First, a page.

When it comes to funny business, Bill Murray is the chariman of the board. JB Hi-Fi has curated a range of his best, all of which are guaranteed to put a big smile on your dial. Here’s STACK‘s selection of all-time Murray favourites…
The Bill Murray that we all know and love got star billing for the first time, in this wild summer camp romp from Ivan Reitman. Murray is head camp counsellor Tripper Harrison, and when it comes to rules, he’s quite literally torn up the book. Cue a bunch of prank pulling and over-the-top shenanigans as the camp, perennial losers at the Camp Olympics each year, try to pull off something special.
What sort of training? Army training, sir! Murray teamed with Ivan Reitman once again for this riotous, eminently quotable comedy, which also features Harold Ramis and John Candy. Murray’s John loses his girlfriend, his flat, his job and his car all in one day, so what’s he to do? He decides that he may as well go and join the army – after all, how bad could it be?
When it comes to all-time classics, Ghostbusters rates right up there with the best of them. Ivan Reitman strikes again, as Murray plays parapsychologist and head Ghostbuster Peter Venkman. It’s Murray at his cynical, sarcastic yet somehow lovable best, as he and his colleagues save New York City from all manner of ghoulish entities – and a really bloody big marshmallow man!
Most actors are lucky if they star in one all-time classic, but this is yet another with Murray at the fore. Directed by Harold Ramis, it’s the tale of a smart-alec weather reporter who lives the same day over and over again. Most actors are lucky if they star in one all-time classic, but this is yet another with Murray at the fore. Directed by Harold Ramis, it’s the tale of a smart-alec weather reporter who lives the same day over and over again…
LOST IN TRANSLATION
A somewhat more subtle comedic role for Murray, he steps into the shoes of fading actor Bob Harris in this Sofia Coppola film. In Tokyo for an ad shoot, Bob’s feeling somewhat lost, both in the city and in his life. He runs into a young uni grad (Scarlett Johansson) staying at his hotel who is in much the same situation, and they take on Tokyo together in a melancholic treat of a film.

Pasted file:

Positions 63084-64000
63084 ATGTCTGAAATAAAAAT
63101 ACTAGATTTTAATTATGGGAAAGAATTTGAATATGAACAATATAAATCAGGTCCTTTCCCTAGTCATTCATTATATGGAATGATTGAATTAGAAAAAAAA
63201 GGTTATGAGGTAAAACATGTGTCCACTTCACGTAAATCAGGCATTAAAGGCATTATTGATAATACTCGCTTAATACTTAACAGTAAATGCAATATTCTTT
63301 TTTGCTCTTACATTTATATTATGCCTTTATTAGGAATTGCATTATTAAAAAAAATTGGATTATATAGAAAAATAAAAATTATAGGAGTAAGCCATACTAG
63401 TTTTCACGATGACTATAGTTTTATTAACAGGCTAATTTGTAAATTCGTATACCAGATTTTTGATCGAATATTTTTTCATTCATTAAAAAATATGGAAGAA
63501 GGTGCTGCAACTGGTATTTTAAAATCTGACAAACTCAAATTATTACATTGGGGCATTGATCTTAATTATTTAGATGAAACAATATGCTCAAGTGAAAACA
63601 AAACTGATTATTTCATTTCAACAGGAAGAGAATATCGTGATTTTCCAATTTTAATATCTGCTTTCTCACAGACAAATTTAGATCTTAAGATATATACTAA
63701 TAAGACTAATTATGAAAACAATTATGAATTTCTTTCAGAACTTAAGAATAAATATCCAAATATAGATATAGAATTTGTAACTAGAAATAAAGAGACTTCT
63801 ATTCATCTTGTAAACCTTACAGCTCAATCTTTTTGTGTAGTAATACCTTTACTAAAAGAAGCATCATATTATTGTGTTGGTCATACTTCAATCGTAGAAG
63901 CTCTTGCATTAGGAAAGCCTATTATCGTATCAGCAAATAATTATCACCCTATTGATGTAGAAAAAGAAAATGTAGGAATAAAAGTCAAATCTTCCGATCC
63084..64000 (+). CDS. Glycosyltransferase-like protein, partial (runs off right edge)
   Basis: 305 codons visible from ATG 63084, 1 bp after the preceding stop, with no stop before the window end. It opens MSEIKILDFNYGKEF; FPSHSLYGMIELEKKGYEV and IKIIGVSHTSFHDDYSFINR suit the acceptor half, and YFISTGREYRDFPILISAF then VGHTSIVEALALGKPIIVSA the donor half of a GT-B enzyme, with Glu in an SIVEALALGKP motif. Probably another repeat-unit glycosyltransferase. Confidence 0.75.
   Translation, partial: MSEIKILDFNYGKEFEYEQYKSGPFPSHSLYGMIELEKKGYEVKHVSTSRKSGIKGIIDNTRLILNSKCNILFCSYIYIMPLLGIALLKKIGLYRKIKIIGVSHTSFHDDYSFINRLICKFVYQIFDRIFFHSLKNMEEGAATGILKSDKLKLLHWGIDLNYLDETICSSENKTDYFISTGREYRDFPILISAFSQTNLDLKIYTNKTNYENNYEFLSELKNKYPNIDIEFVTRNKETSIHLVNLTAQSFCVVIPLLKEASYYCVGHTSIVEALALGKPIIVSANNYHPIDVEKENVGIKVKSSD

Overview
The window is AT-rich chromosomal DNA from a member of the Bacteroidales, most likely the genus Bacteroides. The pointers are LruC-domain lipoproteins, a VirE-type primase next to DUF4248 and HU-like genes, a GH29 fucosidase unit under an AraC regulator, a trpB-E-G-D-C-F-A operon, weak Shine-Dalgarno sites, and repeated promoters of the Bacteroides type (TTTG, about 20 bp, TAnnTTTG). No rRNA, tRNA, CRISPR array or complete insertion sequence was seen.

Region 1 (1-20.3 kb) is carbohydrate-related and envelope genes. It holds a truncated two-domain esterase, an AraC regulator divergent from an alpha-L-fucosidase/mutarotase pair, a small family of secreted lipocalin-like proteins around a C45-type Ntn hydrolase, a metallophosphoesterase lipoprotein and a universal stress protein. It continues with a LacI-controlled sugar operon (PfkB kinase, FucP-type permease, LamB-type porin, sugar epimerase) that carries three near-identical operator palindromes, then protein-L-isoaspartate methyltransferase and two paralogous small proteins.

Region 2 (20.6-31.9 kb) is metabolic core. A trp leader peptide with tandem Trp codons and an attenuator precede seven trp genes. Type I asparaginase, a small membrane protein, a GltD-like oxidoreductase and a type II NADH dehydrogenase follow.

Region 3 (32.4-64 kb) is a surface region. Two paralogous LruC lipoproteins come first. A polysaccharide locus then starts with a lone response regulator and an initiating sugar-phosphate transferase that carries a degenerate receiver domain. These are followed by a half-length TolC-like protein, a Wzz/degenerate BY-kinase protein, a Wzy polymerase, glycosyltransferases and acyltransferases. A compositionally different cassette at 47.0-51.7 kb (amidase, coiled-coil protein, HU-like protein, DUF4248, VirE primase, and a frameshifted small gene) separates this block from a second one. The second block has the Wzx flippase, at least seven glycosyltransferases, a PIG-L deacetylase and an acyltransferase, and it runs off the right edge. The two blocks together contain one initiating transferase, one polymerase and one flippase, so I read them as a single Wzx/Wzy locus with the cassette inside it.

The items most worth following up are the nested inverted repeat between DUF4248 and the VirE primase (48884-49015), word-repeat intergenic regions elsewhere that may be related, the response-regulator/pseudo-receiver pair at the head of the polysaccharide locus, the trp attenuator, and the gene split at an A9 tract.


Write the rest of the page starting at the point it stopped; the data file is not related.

Mad cow disease mutated into mad person disease, and now there’s not a lot of humanity left that isn’t zombified. This is the tale of four unaffected types – a Twinkie-craving redneck, a reserved uni student and a pair of resourceful sisters – and their quest to cross the USA for the haven of an apparently zombie-free amusement park. They may even encounter Bill Murray along the way…
THE GRAND BUDAPEST HOTEL
Murray joins the sort of incredible ensemble cast that only Wes Anderson could assemble, in a time-flipping story of a hotel concierge that plays out much like a hybrid of Willy Wonka and Basil Fawlty let loose in an Agatha Christie-like world. It’s a wickedly humorous and beautifully colourful (both visually and in its writing) ode to ageing, loyalty and lost grandness.
ISLE OF DOGS
So, he’s a dog! This stop-motion animated Wes Anderson tale tells of a boy named Atari, his dog Spots and a whole lot of politics – ancient cat and dog politics. Murray gives voice to a mutt named Boss, the mascot of the Megasaki Dragons little league baseball team. This charmingly off-kilter story really has a whole lot of love to give.
THE DEAD DON’T DIE
Bill Murray is at his droll best as sleepy rural town Centreville, USA police chief Cliff Robertson in this Jim Jarmusch zom-com that really puts the dead in deadpan. Murray shares cop duties with Adam Driver in a wonderful double act, as a zombie outbreak is met with surprising indifference by the residents of the town.